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Showing 1-10 of 83 reviews(Verified Purchases). See all 95 reviews
on December 22, 2013
I was sad to see this deeply moving, complex and intelligent story of the love between the award winning American poet Elizabeth Bishop and Brazilian architect Lota de Macedo Soares. so overlooked by U.S. audiences and critics. There are two outstanding performances by Miranda Otto as the outwardly shy and repressed alcoholic Bishop, and Gloria Pires as her opposite, an extroverted, highly emotional woman who coaxes Bishop out of her shell.

Very nicely photographed, this reminded me of the best of the Merchant-Ivory films. It's not flashy. Indeed there's a quiet to it
that is needed to off-set the melodramatic (even if based in truths) elements of these women's lives. But that doesn't keep it from packing a hell of an emotional punch, and in being bold enough to create characters we care for, but who are also deeply troubled and capable of making bad choices – just like in the real world of relationships we rarely see on screen.

It was also nice to see a gay love story that both acknowledged how difficult being homosexual was in the 1950s, while not becoming a film about that only. This is a film about a complex relationship between two highly creative and wounded souls who
both save and damage each other. The fact that both are women is only a small part of the larger story. It's also one of the only films I've seen capture at least a taste of the struggle and loneliness of the act of writing.

One of those quiet little gems that deserves to be discovered by more people.
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on March 23, 2014
After you have watched as many gay films as I have you get use to the same old thing. Bad plots with good acting, good plots with bad acting, bad plots with bad acting. Pick one and you will have it in most lesbian films. This one really was a great surprise. I took the previous reviews with a grain of salt but I have to agree with the majority.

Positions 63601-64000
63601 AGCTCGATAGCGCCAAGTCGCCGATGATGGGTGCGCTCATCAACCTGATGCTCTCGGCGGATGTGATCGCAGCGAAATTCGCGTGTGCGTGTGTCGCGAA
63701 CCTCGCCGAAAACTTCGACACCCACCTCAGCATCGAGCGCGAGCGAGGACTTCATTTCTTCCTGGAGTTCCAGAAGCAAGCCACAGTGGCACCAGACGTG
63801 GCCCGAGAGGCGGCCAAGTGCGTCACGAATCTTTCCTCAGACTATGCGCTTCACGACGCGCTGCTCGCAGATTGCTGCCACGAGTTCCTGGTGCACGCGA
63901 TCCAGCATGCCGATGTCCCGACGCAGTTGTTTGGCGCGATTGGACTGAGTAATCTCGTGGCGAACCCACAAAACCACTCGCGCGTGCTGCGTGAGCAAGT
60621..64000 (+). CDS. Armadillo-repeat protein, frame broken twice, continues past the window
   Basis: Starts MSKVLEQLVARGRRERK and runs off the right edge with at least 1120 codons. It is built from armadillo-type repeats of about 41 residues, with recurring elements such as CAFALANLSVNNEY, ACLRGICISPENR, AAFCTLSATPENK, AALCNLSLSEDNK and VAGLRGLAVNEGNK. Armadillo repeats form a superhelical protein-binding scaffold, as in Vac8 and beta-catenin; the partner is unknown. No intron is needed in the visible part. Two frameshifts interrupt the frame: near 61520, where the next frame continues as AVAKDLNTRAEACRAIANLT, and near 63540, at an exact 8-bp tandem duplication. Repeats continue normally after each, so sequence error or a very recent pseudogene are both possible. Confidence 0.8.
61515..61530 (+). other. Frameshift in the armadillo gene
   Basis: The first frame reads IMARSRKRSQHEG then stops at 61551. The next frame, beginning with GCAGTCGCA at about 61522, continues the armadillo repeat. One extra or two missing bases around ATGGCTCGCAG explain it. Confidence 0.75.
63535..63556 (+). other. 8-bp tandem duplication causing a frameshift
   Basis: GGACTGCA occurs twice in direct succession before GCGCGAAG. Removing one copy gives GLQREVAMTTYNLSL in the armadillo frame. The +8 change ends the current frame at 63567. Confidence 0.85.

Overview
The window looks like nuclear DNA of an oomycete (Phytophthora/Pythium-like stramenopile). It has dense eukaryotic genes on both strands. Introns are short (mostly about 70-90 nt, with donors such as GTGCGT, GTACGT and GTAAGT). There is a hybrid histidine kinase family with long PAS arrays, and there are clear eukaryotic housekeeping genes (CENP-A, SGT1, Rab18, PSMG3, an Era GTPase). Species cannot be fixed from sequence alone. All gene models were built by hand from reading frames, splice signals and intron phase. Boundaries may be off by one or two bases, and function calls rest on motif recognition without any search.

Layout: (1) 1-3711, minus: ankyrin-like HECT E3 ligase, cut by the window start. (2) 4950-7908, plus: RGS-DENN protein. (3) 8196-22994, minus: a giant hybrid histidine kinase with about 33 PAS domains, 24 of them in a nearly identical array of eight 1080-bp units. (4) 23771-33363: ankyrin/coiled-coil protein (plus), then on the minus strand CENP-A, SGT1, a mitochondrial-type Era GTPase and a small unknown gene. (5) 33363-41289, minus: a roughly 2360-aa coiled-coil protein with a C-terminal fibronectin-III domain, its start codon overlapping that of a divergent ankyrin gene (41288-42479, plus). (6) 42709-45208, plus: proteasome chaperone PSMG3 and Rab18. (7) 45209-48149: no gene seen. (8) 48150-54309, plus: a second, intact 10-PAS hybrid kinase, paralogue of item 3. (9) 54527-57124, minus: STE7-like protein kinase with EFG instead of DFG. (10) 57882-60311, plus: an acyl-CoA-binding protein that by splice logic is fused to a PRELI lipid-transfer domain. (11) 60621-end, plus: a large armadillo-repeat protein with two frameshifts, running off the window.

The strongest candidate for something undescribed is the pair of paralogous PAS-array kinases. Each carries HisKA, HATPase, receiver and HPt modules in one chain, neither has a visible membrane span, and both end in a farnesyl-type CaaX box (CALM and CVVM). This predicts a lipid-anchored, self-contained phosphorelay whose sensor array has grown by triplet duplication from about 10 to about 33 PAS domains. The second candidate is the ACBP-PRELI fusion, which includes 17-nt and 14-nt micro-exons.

Excellent movie based on real people. Enjoyed the Brazil scenery and going through the journey with the two women. A good love story that happens to involve two women. Excellent acting. Love scenes were not over done.

Rent it or buy it. Either way you will not go wrong.
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on June 7, 2015
I had hoped for more from this movie, considering its pedigree: director Bruno Barreto (View from the Top, Four Days in September, Dona Flor and Her Two Husbands); the excellent cast, including Miranda Otto (Lord of the Rings); and the compelling true story that it's based on. I read the book "Rare and Commonplace Flowers" in 2005, and my late Brazilian husband, architect Sylvio de Vasconcellos, knew all the main characters personally, so maybe I was expecting more content than could possibly be squeezed into a 2-hour film.
For those who aren't familiar with the story, American poet Elizabeth Bishop arrives in Rio de Janeiro on a freighter in 1951. She has a ticket to travel around the world and is taking advantage of the stopover in Rio to see her friend from Vassar, Mary Morse. Bishop is 40 years old and already well known for her poetry, having recently completed a stint at the Library of Congress in the position that was later to be called "Poet Laureate."
A self-declared lesbian with a string of lovers in her past, she soon discovers that Mary is living with Lota de Soares Macedo at a beautiful inland retreat not far from Rio. The scenery is breathtaking - and how could it not be? The views of the Brazilian landscape are worth the price of admission.